SPOTLIGHT: Tracking U.S. Nuclear Safety Improvements
Progress can be a matter of perspective, but in the months since an extreme earthquake and tsunami struck the Fukushima Daiichi nuclear power plants, the U.S. nuclear industry has clearly made many significant advancements:
- Began examining every single one of the 104 American nuclear power plants, confirming (PDF) that the ongoing safety and operational upgrades installed during the decades since the plants were built have maintained a secure level of performance and modernization … even in the case of a flooded river plain.
- Established a Fukushima Response Steering Committee of nuclear industry executives and leaders to ensure a comprehensive and coordinated response in the event of an emergency
- Confirmed the vision and value of advancing America’s nuclear power fleet with new, modern reactors, such as AREVA’s EPR™ reactor, built from the ground up with active and automatic safety systems and enhanced operational design efficiencies
- Conducted personal interviews and opened their doors to host facility tours for government, media and public scrutiny of plant security, fuel management, operational processes, and contingency plans
- Engaged in the national nuclear fuel cycle deliberations discussing the option of recycling used fuel to recapture and reuse the 96% energy content that remains, evaluating centralized interim storage of used fuel, and the eventual development of a repository.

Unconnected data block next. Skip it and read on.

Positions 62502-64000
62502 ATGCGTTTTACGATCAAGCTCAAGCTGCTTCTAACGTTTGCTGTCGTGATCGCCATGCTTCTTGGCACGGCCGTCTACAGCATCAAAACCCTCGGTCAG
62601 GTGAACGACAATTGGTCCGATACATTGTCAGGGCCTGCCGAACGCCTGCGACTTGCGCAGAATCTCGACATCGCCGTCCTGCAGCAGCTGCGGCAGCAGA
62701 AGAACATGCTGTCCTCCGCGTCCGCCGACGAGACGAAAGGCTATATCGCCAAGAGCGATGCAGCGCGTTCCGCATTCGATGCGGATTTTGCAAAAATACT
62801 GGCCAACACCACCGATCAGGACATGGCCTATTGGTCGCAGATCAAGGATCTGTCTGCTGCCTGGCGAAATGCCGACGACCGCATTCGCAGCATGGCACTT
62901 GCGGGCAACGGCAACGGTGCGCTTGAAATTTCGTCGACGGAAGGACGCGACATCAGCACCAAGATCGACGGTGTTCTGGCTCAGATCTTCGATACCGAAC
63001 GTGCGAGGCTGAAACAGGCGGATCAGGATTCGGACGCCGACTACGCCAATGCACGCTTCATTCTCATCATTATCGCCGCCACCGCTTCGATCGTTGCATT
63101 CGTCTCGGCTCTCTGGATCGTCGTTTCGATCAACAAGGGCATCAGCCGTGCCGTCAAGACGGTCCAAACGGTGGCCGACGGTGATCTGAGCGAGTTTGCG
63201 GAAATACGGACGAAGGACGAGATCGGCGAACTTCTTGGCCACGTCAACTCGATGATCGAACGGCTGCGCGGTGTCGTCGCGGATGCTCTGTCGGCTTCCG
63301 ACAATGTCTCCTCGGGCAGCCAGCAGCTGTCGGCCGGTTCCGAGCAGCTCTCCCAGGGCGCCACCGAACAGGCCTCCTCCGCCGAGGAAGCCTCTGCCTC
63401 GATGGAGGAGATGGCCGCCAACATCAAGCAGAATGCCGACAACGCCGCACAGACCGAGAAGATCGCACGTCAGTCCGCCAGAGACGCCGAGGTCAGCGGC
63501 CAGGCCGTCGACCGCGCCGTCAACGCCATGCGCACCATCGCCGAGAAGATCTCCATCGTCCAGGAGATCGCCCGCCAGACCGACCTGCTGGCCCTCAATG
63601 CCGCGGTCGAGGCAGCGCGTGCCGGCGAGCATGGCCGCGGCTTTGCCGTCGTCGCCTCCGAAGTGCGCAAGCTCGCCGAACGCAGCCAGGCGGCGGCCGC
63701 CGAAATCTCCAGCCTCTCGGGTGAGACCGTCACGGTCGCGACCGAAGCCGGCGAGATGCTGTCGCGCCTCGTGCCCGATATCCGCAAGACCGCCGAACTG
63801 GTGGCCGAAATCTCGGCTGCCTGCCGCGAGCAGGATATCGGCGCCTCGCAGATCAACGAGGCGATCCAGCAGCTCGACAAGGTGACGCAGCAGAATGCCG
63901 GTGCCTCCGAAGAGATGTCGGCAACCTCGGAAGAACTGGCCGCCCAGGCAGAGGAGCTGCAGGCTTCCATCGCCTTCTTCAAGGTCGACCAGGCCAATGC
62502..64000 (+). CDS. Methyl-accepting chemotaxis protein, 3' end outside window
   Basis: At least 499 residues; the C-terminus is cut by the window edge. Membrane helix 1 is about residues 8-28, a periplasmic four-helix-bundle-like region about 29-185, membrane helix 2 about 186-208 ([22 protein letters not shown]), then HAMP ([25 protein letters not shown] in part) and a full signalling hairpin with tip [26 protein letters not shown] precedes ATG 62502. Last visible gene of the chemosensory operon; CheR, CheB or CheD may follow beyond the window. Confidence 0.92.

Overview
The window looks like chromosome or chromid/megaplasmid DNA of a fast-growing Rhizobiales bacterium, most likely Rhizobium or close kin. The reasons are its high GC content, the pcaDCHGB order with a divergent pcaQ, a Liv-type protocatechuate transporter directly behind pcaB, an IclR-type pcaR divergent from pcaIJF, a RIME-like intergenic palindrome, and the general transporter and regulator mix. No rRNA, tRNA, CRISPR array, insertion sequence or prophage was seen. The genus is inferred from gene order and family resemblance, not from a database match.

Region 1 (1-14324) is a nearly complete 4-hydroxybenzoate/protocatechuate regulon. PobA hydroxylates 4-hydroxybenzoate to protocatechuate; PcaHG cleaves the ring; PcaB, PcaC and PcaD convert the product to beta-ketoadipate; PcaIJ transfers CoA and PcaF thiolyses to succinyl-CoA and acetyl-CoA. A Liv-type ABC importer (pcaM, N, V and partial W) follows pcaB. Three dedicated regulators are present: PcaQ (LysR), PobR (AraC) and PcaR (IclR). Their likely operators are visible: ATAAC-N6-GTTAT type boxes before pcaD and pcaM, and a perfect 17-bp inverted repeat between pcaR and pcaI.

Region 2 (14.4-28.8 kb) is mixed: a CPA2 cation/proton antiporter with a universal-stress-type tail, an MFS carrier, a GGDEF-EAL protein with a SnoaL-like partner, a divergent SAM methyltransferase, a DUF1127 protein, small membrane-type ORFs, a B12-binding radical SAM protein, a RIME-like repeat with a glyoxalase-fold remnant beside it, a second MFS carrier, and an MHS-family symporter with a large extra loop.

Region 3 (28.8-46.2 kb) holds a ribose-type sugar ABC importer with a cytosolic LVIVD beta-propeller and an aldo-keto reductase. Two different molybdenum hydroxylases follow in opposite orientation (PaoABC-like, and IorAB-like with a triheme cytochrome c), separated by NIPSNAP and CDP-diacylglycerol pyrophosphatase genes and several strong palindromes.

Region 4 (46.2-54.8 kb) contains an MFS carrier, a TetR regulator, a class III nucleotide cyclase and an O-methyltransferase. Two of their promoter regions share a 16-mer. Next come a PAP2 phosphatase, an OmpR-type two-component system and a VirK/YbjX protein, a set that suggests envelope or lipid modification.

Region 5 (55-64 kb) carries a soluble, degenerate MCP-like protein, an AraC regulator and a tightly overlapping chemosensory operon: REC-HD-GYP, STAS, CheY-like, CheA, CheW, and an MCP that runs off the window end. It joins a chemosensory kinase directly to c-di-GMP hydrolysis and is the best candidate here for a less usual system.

As with any advancement, progress is pegged on a continuum from past accomplishments to future goals. The U.S. nuclear industry’s intense, ingrained focus on safety is obvious with the unmatched statistic of zero deaths attributed to operating a commercial nuclear reactor beginning with President Eisenhower commissioning the first commercial nuclear power plant in 1954. No other energy industry in the U.S. comes close to matching this commitment and accomplishment.
In support of the nation’s goal of reduced carbon emissions and energy security, the nuclear power industry can play a larger role if we expand its current 20% supply of America’s electricity demand with modern, safe reactors. Additional reactors could significantly reduce our dependence on fossil fuels and replace fossil-fuel-generated carbon emissions with reliable, sustainable nuclear power. In tandem with expanding renewable energies, expanding safe nuclear energy could help us meet the expected 100% increase in electricity demand by the year 2050 with low-carbon sources.